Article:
Having explained this much we now give the rest of the definition of Maya: From the extreme point of negativity in the vertical axis a reciprocal ascending movement of specificatory tendencies attains to a maximum horizontalization at the zero point in the centre. These two reciprocal processes can be viewed in terms of entropy or negentropy, or as endosmosis and exosmosis where they absorb each other. However, the reciprocity is not yet perfectly equalized because negativity prevails over the positive. At the end of Chapter 5 this will be correctly balanced. A double process has to be imaginatively visualized. This is a prerequisite for atmavidya (the Science of the Self) as Sankara points out in the Vivekacudamani, Verse 16.







In the second verse of this chapter the word abhava (non-existence) is found. This term, which is fundamental to the Nyaya-Vaiseshika methodology, is also approvingly adopted by Narayana Guru in his commentary (on page 548). In its revalued form the term is meant to clarify the position of the latter-day Nyaya-Vaiseshika philosophers who include abhava as a regular padartha (category) together with the six other categories. In Vedanta the term prag-abhava, or anterior non-existence, is used in relation to material substances such as clay, as the Guru Narayana himself does in this verse.


Philosophizing with matter as the starting point was repugnant to Socrates who openly objected to the hylozoists, whom he charged with being interested only in mud and stones, and not in the world of the intelligibles. In India this same contempt is revealed by Sankara in his Brahma Sutra Commentary. It is not difficult to discover, by carefully reading between the lines, how Sankara's philosophy is also tainted with this prejudice. A large part of his commentary contains a rather matter-of-fact polemical denunciation of the Samkhya and Nyaya-Vaiseshika approaches. He takes his stand quite rightly on the claims of sabda pramana (the validity of the scriptural texts), but his way of upholding the a priori and axiomatic method is not altogether scientific. In standing for the notion of the Absolute in all its independence and purity, Sankara never tires of stating again and again his objection to the ontological pradhana of the Samkhyas. He also summarily dismisses Buddhist philosophy and the paramanu (ultimate atom) doctrine of the Vaiseshikas.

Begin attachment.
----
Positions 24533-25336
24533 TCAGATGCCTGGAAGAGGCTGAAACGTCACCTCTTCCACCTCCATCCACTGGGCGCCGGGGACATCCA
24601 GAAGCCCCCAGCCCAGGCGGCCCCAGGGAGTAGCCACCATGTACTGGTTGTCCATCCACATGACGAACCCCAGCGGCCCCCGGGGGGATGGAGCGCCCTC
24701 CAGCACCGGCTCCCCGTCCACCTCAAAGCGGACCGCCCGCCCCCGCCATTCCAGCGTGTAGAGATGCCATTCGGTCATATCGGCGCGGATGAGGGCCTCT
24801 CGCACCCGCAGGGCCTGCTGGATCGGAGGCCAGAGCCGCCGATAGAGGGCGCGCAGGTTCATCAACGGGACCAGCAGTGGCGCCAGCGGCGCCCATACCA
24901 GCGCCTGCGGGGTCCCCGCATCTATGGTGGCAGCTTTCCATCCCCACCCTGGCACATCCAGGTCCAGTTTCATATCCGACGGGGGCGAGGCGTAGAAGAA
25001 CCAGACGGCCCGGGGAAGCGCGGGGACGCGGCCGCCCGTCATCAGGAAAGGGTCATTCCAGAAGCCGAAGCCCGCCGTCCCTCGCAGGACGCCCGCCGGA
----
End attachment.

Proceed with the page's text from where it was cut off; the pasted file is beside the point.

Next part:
No credit is given to the ancient rishis (sages); Kanada, and even the great Buddha are supposedly unable to counter the arguments of the Vedic lawgiver, Manu. The slightest criticism of the Vedic word, even when impossible and contradictory positions are found, is nonetheless endorsed by both Sankara and Ramanuja. This extreme intolerance in the name of orthodoxy unmistakably comes into evidence when the question of caste and Vedic orthodoxy are mentioned. In the apasudra-adhikarana (section denying Vedic rites, religion, etc., to the proletarian), the spiritual status of the sudra is discussed. This orthodox attitude denies any rights and dignity whatsoever to the common person. It is comparable only to the instances of slavery and lynching in America and the anti-Semitism of Europe and Hitler before and during the last World War. This section of the Brahma Sutras is a blot on human nature and genuine Indian spirituality should not be confused with it. We find mention of permission given to punish sudras by killing them if they happen to know the contents of any part of the Vedas. If they innocently happen to hear the Vedas being recited it is permitted to pour molten lead or wax in their ears. If the sudra is caught uttering any Vedic passage he is to have his tongue cut out. Although exceptions to this rule are mentioned and reluctantly approved using far-fetched and irrelevant arguments, as Max Muller pointed out, this section of the Brahma Sutras (I.3.34-38) sufficiently reveals the nature and intensity of the intolerance and exclusiveness of a group of orthodox Hindus. The claim of Hindu tolerance made by Swami Vivekananda in his famous Chicago Address seems very weak when viewed from this particular perspective.





That Sankara has no word to say against this in his commentary is rather strange because his position regarding caste is different in the Vivekacudamani, where in verse 297 he compares caste to a rotting corpse. Also in his Upadesasahasri (A Thousand Advices) in Verses 14 and 15 he tells the student it is wrong to think of himself as being a Brahmin. Whenever Narayana Guru met an orthodox person claiming to represent Vedanta, invariably the first question he put to him was whether or not there was any justice or kindness in the section of the Brahma Sutras dealing with the status or dignity due to sudras.